Is the universe which we perceive self-sustaining and self-established? The Upaniṣads affirm that there is a Being transcending the universe and yet immanent in it. And that Being is Brahman, which is non-dual. This non-dual Brahman appears as the universe, and avidyā or māyā is the cause of the appearance of Brahman as the universe. This avidyā is doubly evil in that it veils the true nature of Brahman and distorts it in the form of Īśvara, jīva and the jagat. Brahman is said to be the source of the universe in that it is the substratum of avidyā, which is the immediate cause of the universe. Avidyā, being inspired by the reflection of Brahman in it, transforms itself into the form of the universe. It is thus the transformative material cause (paṛṇāmyupādāna) of the universe. Brahman only illusorily appears as the universe; it is the transfigurative material cause (vivarto’pādāna) of the universe. Brahman viewed in this aspect is Īśvara. While the Nyāya system holds that atoms are the material cause of the universe and God is the efficient cause, Advaita holds that Brahman as Īśvara is both the material and the efficient cause of the universe.
It is because of its association with avidyā and its product, intellect, that Brahman, which is supra-relational (asaṅga), appears as the individual soul. The latter in essence is Brahman. But, owing to avidyā, it identifies itself with intellect and its qualities, experiences pleasure, pain, etc., and undergoes transmigration. It is the mind alone that acts and thinks; but being falsely identified with mind, Ātman, which is pure consciousness, appears to act and think. Avidyā, thus, is the source of all evil. It is described as the one which is capable of bringing together two incompatible things (aghaṭita-ghaṭanā-paṭīyasī-māyā). Avidyā is termed ajñāna, mūlaprakṛti, pradhāna, and avyākṛta. This avidyā is the cause of the superimposition of all the objects on Brahman or Ātman. It becomes operative in this way only by being itself superimposed on Brahman. It does not require another avidyā for its own superimposition on Ātman; for, to assume a second avidyā is to be involved in the fallacy of infinite regress. Hence it is admitted that avidyā itself is the cause of its superimposition on Ātman.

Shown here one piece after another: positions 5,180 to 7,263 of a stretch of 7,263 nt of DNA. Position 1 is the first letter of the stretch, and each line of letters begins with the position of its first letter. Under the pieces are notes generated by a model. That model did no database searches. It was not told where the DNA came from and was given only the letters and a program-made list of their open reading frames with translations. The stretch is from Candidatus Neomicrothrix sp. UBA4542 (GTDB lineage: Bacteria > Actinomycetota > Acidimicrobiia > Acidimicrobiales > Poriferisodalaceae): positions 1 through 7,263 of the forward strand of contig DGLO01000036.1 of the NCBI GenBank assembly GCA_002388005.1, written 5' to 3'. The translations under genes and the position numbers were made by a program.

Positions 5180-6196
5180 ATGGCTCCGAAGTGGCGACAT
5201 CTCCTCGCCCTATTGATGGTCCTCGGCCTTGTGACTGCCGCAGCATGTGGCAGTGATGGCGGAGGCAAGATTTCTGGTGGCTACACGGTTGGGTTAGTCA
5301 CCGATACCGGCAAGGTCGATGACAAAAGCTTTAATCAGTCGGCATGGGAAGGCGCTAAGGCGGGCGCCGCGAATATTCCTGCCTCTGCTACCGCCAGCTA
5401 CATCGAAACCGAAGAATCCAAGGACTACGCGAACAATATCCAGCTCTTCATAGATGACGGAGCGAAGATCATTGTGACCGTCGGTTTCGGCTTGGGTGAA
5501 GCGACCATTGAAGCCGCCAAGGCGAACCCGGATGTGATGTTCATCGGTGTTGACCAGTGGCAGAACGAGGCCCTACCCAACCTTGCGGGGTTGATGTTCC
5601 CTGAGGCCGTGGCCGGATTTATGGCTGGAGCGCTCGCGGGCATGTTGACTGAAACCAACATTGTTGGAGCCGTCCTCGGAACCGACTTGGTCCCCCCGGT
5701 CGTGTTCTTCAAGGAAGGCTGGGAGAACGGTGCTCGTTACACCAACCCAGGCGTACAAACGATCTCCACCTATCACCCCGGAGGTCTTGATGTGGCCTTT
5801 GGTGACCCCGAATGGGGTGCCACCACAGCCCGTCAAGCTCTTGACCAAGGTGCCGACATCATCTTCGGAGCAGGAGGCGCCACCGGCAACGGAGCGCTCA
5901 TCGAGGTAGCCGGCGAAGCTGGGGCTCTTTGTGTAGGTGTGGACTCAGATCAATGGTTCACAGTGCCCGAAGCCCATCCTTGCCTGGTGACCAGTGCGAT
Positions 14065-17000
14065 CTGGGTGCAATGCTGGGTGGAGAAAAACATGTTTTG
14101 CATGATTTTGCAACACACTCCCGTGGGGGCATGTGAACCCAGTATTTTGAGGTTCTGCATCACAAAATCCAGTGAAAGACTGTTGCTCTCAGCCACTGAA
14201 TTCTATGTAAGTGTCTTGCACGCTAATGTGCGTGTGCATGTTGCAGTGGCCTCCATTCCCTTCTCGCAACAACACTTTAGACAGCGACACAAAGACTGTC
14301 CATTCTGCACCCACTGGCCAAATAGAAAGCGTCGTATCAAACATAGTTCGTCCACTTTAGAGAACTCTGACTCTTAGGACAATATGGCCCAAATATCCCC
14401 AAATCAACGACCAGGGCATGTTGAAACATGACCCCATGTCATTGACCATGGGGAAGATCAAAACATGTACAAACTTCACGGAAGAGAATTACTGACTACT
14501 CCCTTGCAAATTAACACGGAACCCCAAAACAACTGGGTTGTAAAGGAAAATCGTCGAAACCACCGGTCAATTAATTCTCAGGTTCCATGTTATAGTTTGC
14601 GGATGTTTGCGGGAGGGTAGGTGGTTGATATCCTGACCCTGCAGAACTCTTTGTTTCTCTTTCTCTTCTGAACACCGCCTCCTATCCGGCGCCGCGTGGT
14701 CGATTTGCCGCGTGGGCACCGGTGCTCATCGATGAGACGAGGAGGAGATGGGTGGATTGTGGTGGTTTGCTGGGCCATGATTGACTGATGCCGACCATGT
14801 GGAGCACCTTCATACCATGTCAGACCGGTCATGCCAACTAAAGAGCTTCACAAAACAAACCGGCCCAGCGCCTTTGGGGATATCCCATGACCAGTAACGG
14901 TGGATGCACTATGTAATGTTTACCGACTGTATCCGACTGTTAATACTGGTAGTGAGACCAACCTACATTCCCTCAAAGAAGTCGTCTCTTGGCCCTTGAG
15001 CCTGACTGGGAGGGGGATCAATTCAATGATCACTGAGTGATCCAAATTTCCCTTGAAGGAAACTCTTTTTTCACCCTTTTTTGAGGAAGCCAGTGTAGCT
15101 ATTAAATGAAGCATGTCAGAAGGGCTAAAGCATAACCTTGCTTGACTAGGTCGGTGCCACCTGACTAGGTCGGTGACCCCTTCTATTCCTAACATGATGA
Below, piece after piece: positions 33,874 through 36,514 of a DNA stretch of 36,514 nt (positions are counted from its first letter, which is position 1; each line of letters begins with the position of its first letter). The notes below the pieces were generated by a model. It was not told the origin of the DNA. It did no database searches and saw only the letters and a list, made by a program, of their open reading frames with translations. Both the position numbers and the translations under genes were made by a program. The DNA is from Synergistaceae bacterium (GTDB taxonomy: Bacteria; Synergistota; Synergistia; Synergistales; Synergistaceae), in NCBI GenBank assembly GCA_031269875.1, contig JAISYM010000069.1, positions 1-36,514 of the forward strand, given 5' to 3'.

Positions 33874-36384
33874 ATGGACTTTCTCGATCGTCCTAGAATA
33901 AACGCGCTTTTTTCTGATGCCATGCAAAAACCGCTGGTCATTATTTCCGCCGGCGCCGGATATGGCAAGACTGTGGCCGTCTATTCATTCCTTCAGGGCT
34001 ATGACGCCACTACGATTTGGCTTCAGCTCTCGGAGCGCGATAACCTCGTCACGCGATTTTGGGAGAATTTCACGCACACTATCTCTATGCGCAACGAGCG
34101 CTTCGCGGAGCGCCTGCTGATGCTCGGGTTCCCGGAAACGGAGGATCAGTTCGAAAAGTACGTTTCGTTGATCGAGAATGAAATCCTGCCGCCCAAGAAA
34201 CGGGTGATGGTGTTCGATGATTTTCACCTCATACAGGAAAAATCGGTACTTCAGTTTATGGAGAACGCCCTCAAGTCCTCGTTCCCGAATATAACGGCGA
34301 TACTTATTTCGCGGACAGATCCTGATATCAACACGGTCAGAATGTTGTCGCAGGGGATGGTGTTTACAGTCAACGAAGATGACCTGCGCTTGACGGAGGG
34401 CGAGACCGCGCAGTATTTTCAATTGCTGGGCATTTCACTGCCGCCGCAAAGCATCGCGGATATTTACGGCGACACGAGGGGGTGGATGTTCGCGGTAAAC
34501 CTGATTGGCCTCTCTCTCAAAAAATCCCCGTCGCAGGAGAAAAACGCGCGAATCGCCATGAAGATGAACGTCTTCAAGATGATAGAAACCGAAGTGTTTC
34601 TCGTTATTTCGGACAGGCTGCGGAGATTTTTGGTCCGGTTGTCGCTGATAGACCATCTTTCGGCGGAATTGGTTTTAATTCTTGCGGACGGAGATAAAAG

Avidyā, the root-cause of the universe, is one; yet it consists of various aspects, and these are known as tūlājñāna or tūlāvidyā. Avidyā which is present in Ātman and which is annihilated by the intuitive knowledge of Ātman is known as mūlāvidyā. And the various aspects of avidyā which are present in the consciousness delimited by the objects and which, are removed by the knowledge of the true nature of those objects are termed tūlāvidyā.
The entire universe is superimposed on Ātman through avidyā. The Upaniṣadie text ‘neti neti’ negates the entire universe superimposed on Ātman, and Ātman the self-existent entity alone remains. The individual souls are identical with Ātman. But, owing to avidyā, they have lost sight of their identity with Ātman and undergo transmigration. By pursuing Vedāntic study, reflection, and meditation, an individual soul attains to the intuitive knowledge of Brahman. Avidyā, in his case, is annihilated and the individual soul becomes free from characteristics such as finitude, agency, etc., that are brought about by avidyā. He is a released soul and he remains as Brahman.